Awake Illinois draws a small crowd; Bailey blames gas prices

SPRINGFIELD — Republican gubernatorial candidate Darren Bailey kicked off the biggest political week of the year in Springfield on Tuesday by criticizing Democratic Gov. JB Pritzker’s economic policies and promising to end sex-ed standards enshrined in the state law last year.

Bailey spoke outside the Illinois State Capitol at an event sponsored by Awake Illinois, a group born out of anti-warrant fervor during the COVID-19 pandemic that has come under fire. scrutiny for his inflammatory rhetoric about LGBTQ rights, which drew around 60 people.

Under signs reading “GENDER IS NOT INTERCHANGEABLE! GOD CREATED A MAN/WOMAN” and “dad /dad/ name a humane man who protects his children from gender ideology,” Bailey on Tuesday stressed the importance of fighting for “those freedoms that are being taken away from us.”

“Children are our most precious asset, but our children and our rights as parents are being stripped away from us,” he said during an eight-minute speech.

He acknowledged the small crowd size, which he blamed on economic conditions that kept some from traveling to Springfield.

“Some of you had to make the decisions today, and some of you had to sacrifice whether or not you came here,” said Bailey, a state senator from Xenia. “And I’m going to argue that maybe that’s one of the very reasons why this crowd size is smaller than we think it should be because people in this state are now making decisions if we put food on our table or if we fill our gas tanks.

The event took place on the eve of the first of two political days in an election year at the Illinois State Fair. Pritzker and the state’s top Democrats will speak on Wednesday, while Bailey and the state’s top Republicans are expected to host their party’s rally on Thursday.

Other speakers at Tuesday’s event included Bailey’s running mate, Lt. Governor nominee Stephanie Trussell, GOP Attorney General nominee Thomas DeVore and a group of Republican lawmakers in the Illinois General Assembly known unofficially as the “Eastern Bloc”. This group, which includes Bailey, has pushed for Chicago’s separation from the rest of the state and opposed Pritzker’s COVID-19 vaccine orders and other pandemic mitigation mandates.

Bailey did not respond to questions from reporters after his speech, which has been the norm since he came under fire earlier this month for a 2017 Facebook video in which he said Holocaust deaths during World War II paled in comparison to the lives lost through abortion.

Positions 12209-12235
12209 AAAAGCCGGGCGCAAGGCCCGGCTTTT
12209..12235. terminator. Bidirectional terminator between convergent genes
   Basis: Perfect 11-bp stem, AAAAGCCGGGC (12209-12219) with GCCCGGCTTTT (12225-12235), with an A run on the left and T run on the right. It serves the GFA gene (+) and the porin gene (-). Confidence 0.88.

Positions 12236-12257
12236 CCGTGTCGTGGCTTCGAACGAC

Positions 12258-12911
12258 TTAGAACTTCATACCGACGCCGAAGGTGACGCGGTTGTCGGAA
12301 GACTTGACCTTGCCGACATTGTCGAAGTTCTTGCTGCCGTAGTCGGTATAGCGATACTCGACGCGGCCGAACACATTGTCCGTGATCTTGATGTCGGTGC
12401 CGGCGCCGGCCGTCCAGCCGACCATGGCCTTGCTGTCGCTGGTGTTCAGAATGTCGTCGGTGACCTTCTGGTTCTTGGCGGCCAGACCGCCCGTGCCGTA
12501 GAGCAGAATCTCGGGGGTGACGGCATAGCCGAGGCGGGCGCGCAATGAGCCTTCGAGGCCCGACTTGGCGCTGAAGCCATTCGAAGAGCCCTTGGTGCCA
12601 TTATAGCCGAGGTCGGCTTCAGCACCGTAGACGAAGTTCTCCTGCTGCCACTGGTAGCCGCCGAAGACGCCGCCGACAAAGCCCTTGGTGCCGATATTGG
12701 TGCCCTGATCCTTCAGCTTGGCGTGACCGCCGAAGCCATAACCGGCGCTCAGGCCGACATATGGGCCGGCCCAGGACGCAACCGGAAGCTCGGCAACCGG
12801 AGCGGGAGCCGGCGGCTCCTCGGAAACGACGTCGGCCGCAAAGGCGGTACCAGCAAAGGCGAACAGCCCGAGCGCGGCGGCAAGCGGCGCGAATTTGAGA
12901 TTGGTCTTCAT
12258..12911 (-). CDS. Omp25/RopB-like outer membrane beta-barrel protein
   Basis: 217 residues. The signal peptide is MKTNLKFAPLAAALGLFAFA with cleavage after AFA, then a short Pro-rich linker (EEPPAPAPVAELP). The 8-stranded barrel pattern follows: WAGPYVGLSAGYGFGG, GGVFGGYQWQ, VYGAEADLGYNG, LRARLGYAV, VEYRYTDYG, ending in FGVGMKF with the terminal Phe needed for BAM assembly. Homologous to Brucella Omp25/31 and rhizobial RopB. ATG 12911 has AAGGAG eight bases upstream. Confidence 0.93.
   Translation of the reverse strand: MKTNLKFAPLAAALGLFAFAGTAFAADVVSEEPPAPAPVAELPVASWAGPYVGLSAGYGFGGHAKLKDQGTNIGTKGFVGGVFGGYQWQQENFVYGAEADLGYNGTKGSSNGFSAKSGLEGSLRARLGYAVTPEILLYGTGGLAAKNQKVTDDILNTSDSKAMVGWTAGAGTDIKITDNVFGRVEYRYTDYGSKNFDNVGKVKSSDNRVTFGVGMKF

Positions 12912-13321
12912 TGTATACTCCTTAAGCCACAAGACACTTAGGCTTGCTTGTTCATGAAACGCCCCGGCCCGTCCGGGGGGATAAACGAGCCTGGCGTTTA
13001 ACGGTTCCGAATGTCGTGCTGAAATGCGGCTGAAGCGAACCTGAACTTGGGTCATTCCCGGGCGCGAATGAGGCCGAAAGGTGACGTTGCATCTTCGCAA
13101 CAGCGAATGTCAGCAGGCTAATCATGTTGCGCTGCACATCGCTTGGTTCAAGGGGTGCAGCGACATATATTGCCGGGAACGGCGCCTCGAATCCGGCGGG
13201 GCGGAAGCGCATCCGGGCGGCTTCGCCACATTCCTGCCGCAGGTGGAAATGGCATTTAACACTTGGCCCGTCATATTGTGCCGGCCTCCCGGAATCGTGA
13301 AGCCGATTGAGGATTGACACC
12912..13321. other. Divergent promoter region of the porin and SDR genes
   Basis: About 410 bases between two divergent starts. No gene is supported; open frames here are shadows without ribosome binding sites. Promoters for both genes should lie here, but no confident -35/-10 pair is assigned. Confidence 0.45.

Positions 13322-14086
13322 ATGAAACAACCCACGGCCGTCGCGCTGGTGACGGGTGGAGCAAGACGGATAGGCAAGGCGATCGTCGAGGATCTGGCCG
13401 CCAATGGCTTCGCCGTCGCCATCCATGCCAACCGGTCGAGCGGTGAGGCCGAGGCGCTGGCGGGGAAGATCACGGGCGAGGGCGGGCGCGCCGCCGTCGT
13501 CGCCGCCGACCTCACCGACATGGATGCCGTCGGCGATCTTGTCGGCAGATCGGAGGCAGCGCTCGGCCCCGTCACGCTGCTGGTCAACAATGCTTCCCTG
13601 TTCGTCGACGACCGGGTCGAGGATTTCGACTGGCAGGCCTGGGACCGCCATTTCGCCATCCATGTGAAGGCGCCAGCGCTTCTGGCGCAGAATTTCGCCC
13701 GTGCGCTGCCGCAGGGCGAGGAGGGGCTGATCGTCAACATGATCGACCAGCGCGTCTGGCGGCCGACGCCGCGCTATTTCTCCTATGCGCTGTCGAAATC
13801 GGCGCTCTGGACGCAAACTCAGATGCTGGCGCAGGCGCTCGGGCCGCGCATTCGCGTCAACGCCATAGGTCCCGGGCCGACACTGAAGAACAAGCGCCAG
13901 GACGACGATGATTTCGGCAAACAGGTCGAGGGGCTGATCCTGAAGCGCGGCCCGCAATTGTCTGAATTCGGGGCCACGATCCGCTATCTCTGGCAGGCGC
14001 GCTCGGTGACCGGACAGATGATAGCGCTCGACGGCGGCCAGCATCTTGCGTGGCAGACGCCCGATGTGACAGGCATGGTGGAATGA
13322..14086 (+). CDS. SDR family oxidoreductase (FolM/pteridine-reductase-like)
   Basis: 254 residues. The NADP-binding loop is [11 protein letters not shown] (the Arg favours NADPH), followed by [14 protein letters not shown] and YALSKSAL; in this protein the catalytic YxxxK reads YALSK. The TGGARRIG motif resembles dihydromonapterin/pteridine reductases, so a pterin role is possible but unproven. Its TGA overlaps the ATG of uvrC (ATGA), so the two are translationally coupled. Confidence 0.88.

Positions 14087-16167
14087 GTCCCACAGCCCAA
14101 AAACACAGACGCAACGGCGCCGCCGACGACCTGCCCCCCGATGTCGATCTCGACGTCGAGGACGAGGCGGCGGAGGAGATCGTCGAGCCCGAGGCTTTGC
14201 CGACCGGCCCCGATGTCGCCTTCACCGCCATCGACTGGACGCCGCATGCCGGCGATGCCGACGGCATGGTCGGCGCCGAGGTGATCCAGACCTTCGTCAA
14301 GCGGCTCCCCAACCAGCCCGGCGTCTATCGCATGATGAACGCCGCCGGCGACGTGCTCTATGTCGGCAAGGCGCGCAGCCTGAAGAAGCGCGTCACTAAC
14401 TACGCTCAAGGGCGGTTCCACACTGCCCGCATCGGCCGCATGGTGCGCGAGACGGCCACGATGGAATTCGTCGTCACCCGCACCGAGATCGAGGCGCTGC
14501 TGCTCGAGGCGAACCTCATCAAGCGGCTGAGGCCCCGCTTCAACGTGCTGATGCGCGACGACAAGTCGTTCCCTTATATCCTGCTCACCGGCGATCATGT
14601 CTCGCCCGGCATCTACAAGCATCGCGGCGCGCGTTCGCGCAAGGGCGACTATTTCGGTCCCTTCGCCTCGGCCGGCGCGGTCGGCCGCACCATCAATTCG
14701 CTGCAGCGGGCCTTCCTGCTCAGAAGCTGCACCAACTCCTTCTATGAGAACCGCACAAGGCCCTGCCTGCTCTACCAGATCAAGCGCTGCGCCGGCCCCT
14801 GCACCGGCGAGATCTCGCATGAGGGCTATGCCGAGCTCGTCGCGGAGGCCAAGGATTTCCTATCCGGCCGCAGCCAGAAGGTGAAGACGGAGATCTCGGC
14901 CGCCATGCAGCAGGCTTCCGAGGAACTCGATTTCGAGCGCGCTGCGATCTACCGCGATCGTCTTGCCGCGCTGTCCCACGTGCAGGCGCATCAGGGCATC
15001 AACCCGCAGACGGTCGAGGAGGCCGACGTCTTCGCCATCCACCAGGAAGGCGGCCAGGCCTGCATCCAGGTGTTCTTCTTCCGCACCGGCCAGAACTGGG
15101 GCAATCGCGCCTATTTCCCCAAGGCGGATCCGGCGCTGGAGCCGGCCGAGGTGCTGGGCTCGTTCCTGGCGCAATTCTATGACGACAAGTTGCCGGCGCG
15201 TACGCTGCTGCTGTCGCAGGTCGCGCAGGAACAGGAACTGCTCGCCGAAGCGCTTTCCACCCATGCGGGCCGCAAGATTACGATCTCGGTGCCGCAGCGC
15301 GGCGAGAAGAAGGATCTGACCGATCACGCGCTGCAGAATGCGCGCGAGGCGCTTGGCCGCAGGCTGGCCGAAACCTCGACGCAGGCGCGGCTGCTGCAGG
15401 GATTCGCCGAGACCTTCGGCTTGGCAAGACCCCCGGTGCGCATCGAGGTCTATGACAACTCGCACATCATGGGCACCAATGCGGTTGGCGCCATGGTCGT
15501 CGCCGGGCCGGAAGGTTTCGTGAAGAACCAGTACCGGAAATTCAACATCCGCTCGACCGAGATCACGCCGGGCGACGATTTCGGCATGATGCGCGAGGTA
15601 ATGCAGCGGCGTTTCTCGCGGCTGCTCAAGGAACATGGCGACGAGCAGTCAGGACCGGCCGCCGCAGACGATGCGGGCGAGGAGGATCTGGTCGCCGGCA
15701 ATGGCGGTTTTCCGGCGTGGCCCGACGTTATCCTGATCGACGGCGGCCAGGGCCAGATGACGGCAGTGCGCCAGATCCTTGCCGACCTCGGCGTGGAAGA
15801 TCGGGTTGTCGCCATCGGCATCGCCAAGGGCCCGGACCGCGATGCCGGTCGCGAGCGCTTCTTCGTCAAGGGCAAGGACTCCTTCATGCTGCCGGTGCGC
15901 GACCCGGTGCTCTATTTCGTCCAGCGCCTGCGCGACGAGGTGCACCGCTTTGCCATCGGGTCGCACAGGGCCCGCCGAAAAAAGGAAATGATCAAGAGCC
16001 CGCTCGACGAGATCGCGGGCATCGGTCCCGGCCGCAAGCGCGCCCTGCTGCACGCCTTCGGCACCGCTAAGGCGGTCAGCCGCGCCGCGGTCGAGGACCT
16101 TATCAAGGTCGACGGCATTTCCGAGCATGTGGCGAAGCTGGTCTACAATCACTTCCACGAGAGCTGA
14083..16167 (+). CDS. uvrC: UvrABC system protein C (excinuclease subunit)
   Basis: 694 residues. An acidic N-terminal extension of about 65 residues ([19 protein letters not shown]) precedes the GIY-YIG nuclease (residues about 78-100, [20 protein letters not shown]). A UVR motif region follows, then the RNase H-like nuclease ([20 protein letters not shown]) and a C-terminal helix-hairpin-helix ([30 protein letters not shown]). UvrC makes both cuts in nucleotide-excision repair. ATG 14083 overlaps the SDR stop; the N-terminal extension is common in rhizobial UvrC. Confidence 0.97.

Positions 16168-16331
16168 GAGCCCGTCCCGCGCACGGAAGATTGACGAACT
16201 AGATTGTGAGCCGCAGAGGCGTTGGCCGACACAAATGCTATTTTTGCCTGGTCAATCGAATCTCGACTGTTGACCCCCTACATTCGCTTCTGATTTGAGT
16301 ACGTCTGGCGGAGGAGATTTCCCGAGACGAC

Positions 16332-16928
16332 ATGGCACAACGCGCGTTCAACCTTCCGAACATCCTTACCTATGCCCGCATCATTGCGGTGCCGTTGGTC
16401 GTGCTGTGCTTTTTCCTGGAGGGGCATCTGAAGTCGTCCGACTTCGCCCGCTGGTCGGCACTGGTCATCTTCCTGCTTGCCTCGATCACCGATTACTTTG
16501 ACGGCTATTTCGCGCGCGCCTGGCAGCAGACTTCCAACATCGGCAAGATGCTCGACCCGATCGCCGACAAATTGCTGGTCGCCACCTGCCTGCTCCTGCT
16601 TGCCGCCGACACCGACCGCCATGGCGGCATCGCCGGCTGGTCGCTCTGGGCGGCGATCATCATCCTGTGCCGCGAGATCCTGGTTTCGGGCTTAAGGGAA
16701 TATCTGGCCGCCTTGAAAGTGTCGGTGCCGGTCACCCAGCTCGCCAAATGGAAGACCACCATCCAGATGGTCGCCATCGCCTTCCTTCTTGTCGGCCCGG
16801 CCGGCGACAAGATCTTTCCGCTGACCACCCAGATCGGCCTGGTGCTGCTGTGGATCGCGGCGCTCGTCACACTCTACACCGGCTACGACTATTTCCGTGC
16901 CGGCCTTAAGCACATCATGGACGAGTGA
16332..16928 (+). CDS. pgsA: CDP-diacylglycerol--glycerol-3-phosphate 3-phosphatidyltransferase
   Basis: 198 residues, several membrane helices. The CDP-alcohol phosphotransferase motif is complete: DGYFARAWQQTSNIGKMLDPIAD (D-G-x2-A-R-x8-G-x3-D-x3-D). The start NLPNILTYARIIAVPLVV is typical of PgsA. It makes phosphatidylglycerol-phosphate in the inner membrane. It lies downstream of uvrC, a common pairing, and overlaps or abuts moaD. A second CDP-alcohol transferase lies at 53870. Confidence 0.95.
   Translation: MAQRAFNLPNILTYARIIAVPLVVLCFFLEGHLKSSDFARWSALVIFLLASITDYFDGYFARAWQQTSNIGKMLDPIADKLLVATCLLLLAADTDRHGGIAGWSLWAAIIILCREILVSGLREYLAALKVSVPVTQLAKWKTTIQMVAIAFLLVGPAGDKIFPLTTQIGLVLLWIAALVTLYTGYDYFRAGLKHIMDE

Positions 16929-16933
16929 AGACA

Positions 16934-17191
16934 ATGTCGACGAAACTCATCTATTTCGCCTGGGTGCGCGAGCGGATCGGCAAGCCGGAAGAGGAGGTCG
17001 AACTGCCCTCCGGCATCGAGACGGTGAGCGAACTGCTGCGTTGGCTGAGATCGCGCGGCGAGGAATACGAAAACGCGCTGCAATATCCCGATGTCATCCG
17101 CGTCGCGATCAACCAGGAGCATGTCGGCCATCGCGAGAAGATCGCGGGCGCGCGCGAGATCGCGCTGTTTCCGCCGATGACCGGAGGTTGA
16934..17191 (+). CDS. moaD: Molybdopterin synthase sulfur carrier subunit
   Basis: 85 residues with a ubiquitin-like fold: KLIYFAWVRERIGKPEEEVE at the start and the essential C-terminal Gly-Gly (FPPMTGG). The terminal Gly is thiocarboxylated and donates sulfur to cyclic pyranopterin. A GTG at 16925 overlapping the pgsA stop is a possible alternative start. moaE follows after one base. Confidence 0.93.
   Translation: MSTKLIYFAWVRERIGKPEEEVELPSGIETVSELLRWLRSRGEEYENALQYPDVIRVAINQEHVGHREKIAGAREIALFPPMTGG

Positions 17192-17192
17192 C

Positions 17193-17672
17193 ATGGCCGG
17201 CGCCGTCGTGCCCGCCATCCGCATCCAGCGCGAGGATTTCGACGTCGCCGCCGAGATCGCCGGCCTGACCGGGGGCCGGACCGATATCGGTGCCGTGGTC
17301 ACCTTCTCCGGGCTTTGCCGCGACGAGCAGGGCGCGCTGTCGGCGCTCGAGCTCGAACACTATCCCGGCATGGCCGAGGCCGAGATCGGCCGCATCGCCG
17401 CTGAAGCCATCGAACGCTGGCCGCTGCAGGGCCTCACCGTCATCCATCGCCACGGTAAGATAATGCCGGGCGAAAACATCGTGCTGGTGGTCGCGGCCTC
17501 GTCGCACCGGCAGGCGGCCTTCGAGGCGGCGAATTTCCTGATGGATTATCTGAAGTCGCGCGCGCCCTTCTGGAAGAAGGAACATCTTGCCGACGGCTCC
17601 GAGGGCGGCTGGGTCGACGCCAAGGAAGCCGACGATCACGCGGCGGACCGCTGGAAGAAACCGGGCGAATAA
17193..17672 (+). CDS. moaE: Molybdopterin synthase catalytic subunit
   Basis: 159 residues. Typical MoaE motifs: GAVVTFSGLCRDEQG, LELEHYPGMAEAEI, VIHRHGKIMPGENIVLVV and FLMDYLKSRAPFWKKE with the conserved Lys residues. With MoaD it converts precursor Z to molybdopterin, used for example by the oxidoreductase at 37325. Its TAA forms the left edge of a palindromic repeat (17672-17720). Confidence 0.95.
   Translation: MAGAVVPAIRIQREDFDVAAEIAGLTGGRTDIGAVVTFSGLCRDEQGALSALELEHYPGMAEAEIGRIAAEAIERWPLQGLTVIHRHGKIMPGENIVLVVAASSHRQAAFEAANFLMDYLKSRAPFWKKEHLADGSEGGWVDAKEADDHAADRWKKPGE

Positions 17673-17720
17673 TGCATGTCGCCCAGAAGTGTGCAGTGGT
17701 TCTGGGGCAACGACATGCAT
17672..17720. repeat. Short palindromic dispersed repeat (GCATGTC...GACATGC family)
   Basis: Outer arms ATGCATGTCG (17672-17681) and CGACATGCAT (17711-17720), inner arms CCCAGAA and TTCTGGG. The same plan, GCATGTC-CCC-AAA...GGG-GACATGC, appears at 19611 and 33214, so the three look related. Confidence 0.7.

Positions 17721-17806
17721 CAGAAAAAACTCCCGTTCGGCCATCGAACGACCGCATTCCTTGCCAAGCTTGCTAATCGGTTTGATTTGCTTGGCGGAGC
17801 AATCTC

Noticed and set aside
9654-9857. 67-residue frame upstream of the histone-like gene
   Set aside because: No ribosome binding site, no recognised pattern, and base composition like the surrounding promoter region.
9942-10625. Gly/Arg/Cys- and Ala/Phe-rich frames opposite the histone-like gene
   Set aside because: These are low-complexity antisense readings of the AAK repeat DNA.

Her comments were condemned by several Jewish groups, community leaders and Pritzker, who is Jewish and has made abortion rights a key issue in the campaign against Bailey. While Bailey later said in a statement that he was “in no way” trying to downplay the millions killed in the Holocaust, he claimed in a radio interview that Jewish leaders told him that his comparison was valid. He did not respond to a request from the Tribune wanting to know the identity of these leaders.

DeVore, a lawyer from downstate Sorento, told the crowd he had “no interest” in being a politician but wanted to “help the people take control of their government.”

“Let me ask you this, it doesn’t matter which side of the equation you are on, masking or vaccinating, I don’t care, you have to admit that was a good question, at least a good question of if the governor had the power to do what he did,” DeVore said. “And if it was a fair question, at a minimum, the attorney general never attacks the people, he defends them.”

DeVore’s lawsuit against the state over Pritzker’s pandemic warrants for schools was dismissed by a state judge last week.

Awake Illinois, which formed in May 2021 in Naperville and has spread across the state and claimed the mantle of “parental rights,” expanding its reach to push inaccurate claims that critical Race, a college-level academic setting, was taught in public elementary and secondary schools.

The group also recently directed its anger at new standards for school sex education, enacted by Pritzker last year. Last month, after the group targeted a kid-friendly drag event at a bakery in suburban northwest McHenry County, warning, “They’re coming for your kids.”

The business was robbed and vandalized the day before the show, forcing the event to be canceled. Police have arrested a 24-year-old man who has been charged with a hate crime and criminal damage to property. Awake Illinois disavowed the attack.

Trussell, Bailey’s running mate, herself came under fire after WGN-Ch. 9 reported this week on her past social media posts on Facebook and Twitter in which she criticized politicians who support a “gay agenda”.

Trussell, a former conservative radio host on WLS-AM 890, briefly discussed the report while dashing away from reporters.

“There’s no way I can hate gay people. If anyone knows my lifestyle, who I am and where I’m from, there’s no way. I like everyone. It’s as simple as that,” she said.

Petrella reported from Chicago.

[email protected]

Comments are closed.